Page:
I have always been fascinated with linguistic expressions.
In English there are many. Some of them have an interesting historical meaning or explanation, while others are completely baffling. The connection between the words, and what they represent is often obscured by history and common usage.
For example, take the expression "three sheets to the wind."
This is, as most English speakers will tell you, another way of saying that someone is drunk.
The meaning of this expression originates from England's heritage as a great naval power, as do many of the language's most common and colourful expressions.
The original phrase was actually "three sheets IN the wind." This might seem like a minor distinction, but when you stop to consider what the phrase is actually saying, it makes perfect sense.
The 'sheets' aren't sails, as you might expect, but lines or ropes. These are fixed to the lower corners of sails to hold them in place. If three sheets are loose and blowing about in the wind then the sails will flap about uncontrollably . . . like a drunken sailor.
Hence the metaphor "three sheets to the wind" being applied to anyone who has had one drink too many.
Since we are on the topic of England's sailing past, some other linguistics tidbits are:
Being 'all at sea' to mean confused or lost. This one does not need any explanation, I feel. But the next may.
Being 'taken aback' to mean being surprised, comes from when when the boat points into the wind and the sails press against the mast, and forward progress is suddenly stayed. This may also lead to being 'in irons,' which occurs when forward momentum is lost.
A very common expression is 'the cat is out of the bag.' This is usually taken to mean that some secret is now out in the open. However, the cat in question is actually the 'cat of nine tails,' or a very nasty type of whip. This was used to keep order on the navy boats, and to dish out punishment. It was greatly feared. If the cat is out of the bag, then someone is about to get a very nasty surprise indeed.
Of course, now that we know that the 'cat' in question is actually a whip and not a member of the species Felis silvestris catus, then this next expression takes on a whole new meaning;
I am sure you have heard people say of a small house, or apartment, that there is 'no room to swing a cat.' This colourful expression means pretty much the same to us, as it did to 18'th century sailors. Simply, there is not much room.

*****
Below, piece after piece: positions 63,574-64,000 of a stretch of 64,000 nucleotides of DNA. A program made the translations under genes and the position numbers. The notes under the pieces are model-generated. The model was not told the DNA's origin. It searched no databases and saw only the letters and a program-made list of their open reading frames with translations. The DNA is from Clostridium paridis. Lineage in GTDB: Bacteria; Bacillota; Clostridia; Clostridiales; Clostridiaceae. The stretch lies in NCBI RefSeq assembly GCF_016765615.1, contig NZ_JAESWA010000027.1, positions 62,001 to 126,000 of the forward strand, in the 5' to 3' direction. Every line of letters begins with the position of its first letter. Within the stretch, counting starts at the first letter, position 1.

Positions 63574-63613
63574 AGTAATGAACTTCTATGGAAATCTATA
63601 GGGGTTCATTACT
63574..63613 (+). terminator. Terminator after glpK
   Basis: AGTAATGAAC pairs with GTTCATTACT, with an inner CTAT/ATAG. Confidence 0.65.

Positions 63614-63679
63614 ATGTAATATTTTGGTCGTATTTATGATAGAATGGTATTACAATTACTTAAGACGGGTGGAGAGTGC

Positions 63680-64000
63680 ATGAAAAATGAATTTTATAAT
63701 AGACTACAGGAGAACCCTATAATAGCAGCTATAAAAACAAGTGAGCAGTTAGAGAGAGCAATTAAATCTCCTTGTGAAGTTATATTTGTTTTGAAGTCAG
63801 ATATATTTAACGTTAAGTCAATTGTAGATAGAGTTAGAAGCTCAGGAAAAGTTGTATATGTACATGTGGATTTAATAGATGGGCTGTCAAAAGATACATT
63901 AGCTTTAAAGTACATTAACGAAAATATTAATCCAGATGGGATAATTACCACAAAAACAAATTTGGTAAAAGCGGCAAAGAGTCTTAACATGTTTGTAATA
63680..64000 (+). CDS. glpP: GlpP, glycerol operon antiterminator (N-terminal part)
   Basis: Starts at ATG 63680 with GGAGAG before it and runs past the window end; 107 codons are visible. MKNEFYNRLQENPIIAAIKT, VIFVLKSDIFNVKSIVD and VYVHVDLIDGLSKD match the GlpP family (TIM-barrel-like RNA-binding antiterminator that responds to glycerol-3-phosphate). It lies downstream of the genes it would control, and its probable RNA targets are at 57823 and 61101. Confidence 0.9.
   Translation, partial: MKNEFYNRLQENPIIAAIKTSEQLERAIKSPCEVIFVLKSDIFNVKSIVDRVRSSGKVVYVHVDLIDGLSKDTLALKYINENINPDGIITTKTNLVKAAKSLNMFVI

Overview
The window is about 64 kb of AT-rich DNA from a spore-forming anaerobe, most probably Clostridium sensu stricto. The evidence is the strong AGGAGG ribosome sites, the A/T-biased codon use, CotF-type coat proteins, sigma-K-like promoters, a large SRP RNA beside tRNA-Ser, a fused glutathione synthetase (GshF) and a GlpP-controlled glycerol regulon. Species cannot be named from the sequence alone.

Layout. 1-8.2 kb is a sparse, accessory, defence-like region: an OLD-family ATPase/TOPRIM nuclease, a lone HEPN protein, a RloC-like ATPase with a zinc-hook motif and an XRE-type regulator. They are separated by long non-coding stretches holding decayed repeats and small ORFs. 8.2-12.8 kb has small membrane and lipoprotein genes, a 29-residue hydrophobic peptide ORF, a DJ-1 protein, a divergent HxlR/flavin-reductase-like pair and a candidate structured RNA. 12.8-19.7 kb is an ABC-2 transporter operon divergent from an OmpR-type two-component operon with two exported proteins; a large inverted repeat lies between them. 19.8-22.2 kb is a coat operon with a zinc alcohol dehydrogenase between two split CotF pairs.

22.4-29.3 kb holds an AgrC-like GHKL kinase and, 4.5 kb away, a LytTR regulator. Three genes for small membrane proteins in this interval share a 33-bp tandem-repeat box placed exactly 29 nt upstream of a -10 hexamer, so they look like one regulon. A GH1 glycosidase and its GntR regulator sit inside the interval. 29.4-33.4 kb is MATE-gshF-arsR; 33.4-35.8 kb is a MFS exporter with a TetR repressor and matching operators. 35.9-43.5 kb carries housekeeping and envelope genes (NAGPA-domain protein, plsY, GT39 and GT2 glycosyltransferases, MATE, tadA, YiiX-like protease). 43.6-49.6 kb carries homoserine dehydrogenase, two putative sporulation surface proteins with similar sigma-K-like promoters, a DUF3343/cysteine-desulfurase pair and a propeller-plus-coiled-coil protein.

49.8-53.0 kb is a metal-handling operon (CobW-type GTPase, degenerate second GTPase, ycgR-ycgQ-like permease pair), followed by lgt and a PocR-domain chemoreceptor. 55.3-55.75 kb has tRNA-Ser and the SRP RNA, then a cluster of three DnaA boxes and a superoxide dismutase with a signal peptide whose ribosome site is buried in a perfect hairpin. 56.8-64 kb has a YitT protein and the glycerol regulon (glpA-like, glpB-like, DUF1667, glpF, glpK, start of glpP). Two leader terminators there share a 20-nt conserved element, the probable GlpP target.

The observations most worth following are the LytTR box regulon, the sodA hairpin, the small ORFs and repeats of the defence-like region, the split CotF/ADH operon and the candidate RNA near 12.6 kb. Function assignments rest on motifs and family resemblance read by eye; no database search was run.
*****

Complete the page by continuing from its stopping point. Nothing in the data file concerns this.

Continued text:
During a punishment detail, all the sailors were called on deck to bear witness. In the case of a ship with a full complement on board, this could make for a very crowded deck. In fact the deck could be so crowded that the cat o' nine tails could not be used without hitting the observers, so there was literally 'no room to swing a cat.'
Well, that was a fun walk through linguistic history. But let's have just one more.
'Swinging the lead.' This expression is taken to mean that someone who is doing this is being lazy and not working hard. 'Swinging the lead' is quite literal. Before depth sounders were invented, the only way to tell the depth of any water was to measure it. This was done with a line with a lead weight. The line would have knots on it at regular intervals, and the sailor would count the knots as the line fed through his hands.
The job was considered very easy and whoever did it was often accused of taking more time than was necessary and therefore being lazy. Therefore anyone who took longer than required to accomplish a task was 'swinging the lead.'
Well, this was a very limited review of nautical expressions in English. Just to give you an idea of how many more there are, take a look at this list. I am sure that you will recognise some of them. I can say that I have used probably close to 25 of these expressions, at one time or another, and I am particularly fond of several.
bear up (down, off)
catch my drift
chock-a-block (chock full)
clear the deck
cross the line
down the hatch
from stem to stern
haul up short
hit the deck
in the doldrums
learn the ropes
logging on (disputed nautical origin)
lower the boom
main stay (as in "he was the mainstay of our team")
make a clean sweep
on an even keel
on another tack
run afoul of
shake a leg (or) show a leg
show your true colors
take someone down a peg
take the wind out of his sails
weather a storm